Primus, Britt Fest, Jacksonville, OR – 6/11
Official Britt Fest Primus poster – art by MARS-1
There are some shows you can attend and remember who you are and what you have to do tomorrow. This was not one of them. I wish I could tell you more but the land upon which the music of Primus was lain has slept far too long within the polyamorous embrace of crafted musical psychosis, deep, heavy drops of Les Claypool’s convoluted bass and a cosmic joke, to submit to words now. I fear the only way to effectively relay their unique soup is to delve into it myself…
The music reached up and grabbed a hold of the outdoor, proper venue, and encased it in a heavy metal Tom Waitts hallucinated nightmare. Claypool’s powerful, wicked bass wound the motor of this musical beast. Jay Lane on the drums and Larry LaLonde on the guitar skillfully created a bed for the bass to roam free, adding appropriately skilled and weird flavors of their own in unique time signatures that followed the distorted gait, that is Primus.
There are commas, dashes and ellipses in Les Claypool’s verbal gait speckled about where they have no business landing, but break the line into something far more interesting than the words alone could have mustered in a straight course. Primus’ music follows this altered gait of metal poetry squeezed through the psychedelic gateway of a musical Clockwork Orange.
The music was artfully, delightfully, and quite intentionally designed to tear back your eyelids and expose you through altered musical latitudes to another side. Repeating patterns of musical debauchery collaborated with graphics to tell a story, grab the mind and churn it into an experience that alters the core of your being–then spits you out, wandering the streets pulsing this thing from your center. The deep bass rhythm of a resounding underwater heartbeat dropped my knees out from behind me. Drums swept my feet out from under me and the guitar squeezed the mass of my body through a tight space to shoot out like a rocket into a brick wall. Claypool talked sounds into the audience like the hidden tracks of pigs being slaughtered in the minute spaces of a shadow. I found myself shaking the metal walls in my mind trying to get out of this thing; if only I weren’t under water and wearing a scuba mask, sucking Jell-O, I would have made a run for it. I would have stretched my arms out and screamed, but the soup was too thick for that and the men in the giant inflated spacesuits were watching me.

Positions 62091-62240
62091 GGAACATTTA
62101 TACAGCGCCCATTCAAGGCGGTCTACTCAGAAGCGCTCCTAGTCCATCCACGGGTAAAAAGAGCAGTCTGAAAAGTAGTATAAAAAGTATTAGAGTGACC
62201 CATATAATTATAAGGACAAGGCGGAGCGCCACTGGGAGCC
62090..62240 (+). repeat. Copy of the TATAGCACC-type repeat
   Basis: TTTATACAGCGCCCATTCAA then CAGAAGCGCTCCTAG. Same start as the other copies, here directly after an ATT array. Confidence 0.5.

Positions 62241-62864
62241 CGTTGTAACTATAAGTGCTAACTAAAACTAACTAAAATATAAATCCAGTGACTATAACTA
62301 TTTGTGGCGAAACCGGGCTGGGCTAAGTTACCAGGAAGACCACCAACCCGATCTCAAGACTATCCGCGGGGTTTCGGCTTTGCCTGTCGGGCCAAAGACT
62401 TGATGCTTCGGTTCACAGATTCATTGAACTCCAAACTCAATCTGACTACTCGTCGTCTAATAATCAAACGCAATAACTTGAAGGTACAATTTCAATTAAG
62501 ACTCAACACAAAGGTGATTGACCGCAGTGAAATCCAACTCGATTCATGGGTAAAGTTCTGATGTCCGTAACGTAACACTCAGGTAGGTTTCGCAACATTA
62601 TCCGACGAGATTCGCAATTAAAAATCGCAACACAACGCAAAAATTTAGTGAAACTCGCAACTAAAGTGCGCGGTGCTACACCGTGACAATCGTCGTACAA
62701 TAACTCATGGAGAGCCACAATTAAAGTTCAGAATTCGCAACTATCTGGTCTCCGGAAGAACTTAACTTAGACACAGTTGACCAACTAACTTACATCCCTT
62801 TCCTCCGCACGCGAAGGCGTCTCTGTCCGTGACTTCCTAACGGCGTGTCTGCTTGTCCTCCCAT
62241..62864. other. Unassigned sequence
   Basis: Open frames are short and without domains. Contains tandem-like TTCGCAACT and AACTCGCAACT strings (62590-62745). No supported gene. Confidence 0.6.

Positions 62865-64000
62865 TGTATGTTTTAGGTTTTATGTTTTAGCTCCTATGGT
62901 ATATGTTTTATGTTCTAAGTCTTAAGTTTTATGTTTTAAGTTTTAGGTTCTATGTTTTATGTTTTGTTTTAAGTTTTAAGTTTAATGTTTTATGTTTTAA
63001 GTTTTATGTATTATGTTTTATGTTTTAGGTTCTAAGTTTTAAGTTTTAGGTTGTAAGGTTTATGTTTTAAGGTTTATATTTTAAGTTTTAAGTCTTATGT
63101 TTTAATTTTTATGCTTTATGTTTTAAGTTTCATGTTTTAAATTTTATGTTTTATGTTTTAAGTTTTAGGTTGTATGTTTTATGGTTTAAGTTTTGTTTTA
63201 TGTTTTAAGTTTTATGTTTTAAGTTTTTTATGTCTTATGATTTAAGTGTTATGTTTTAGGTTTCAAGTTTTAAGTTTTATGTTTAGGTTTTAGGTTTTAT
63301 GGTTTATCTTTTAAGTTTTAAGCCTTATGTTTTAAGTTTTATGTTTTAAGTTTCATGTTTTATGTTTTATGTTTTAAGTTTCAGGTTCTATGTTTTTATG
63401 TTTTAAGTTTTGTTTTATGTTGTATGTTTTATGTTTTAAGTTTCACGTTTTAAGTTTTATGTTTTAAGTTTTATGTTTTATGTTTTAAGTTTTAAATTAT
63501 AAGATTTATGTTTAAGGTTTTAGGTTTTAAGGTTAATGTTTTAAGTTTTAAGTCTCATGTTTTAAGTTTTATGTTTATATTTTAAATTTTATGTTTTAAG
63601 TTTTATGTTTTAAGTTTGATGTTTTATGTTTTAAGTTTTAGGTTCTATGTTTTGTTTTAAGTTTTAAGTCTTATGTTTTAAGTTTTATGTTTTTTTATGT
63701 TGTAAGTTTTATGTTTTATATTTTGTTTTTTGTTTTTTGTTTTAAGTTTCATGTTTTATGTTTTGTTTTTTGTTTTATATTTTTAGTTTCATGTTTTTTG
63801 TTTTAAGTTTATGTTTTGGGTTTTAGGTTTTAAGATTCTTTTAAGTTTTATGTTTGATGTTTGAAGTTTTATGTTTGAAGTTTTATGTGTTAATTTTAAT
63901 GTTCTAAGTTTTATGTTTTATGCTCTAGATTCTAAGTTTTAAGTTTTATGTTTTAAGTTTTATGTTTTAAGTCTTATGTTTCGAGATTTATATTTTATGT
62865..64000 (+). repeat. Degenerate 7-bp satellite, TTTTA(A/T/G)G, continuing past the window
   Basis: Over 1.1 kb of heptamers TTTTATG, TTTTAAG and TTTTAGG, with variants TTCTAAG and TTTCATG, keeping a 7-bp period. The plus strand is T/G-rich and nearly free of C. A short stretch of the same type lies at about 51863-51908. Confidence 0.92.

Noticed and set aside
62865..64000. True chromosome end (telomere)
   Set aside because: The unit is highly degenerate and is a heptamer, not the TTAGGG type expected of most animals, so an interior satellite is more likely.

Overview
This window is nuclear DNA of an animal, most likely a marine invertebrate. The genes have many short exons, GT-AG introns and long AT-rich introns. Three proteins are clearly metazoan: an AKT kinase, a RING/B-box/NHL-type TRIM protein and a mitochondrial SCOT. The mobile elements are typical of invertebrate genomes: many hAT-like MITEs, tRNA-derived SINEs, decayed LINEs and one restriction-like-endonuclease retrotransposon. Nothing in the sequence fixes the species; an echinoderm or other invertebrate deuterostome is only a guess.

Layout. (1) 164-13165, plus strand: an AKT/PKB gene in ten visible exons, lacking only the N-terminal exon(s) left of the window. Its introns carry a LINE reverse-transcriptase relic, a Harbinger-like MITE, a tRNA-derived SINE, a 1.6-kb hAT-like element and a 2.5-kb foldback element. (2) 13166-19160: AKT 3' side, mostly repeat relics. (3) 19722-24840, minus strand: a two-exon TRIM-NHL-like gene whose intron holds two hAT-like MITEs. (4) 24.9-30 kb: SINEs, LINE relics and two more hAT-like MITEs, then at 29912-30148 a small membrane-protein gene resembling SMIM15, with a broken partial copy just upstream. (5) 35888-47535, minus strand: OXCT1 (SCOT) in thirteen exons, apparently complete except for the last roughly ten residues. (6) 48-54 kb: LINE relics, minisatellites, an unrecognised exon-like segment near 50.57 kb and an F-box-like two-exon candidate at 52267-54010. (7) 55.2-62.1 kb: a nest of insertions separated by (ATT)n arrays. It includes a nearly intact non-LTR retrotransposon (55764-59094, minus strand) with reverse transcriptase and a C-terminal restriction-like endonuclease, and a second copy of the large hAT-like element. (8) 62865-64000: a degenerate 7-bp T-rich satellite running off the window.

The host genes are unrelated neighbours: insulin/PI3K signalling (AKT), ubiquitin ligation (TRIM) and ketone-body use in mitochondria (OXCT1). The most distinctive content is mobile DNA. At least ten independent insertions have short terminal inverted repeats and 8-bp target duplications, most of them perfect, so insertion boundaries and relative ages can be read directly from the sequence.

Visual effects and images played on a large screen behind the trio, intricately and intimately timed with the music. Beavers cutting trees with their teeth played in glitchy loops in time with the bites of the music during “Wynona’s Big Brown Beaver.” It flashed distorted loops of old cowboy flicks, cartoon spacemen, the Abraham Lincoln memorial with its head cut off moving slowly toward a mirror image of itself. Each visual stream played to the music; jibbering cartoon mouths synched with Claypool’s stretched and distorted lyrics; jazzy drunken animated cats fell to red-eyed stupors in time with percussion hand grenades.
Returning for the second set, after an episode of Popeye the Sailorman played in its entirety during the break, eery echoed sounds circled the stage. Surrounding the unique outdoor venue and quaint, historic Southern Oregon town, they seeped into the newly acquired backdrop of darkness, and built into “Southbound Pachyderm.” Claypool walked in wearing a mask, regaling a bow and howled at the room. A dramatic deconstruction of sound and entertainment, the second set was looser, more free and open. Songs stretched and wove into a cohesive body of music with the edges of individual songs playfully sutured to one another.
The venue was altered by this music. The open air tasted differently than the streets outside, still untouched, or only half laden, with the sprinkled carcass of bass. The music didn’t coat and surround the audience, work in through the ears or pleasantly rock and massage. It jumped right inside and possessed your motor (I wonder how many people leave a Primus concert and have an alien emerge from their abdomen the next day?) It then ran that thing from the inside until people left convulsing and stepping to the rhythm of its mercy. It was not merciful, but had a stellar musicality, deep, profound sound trenches and a great sense of humor.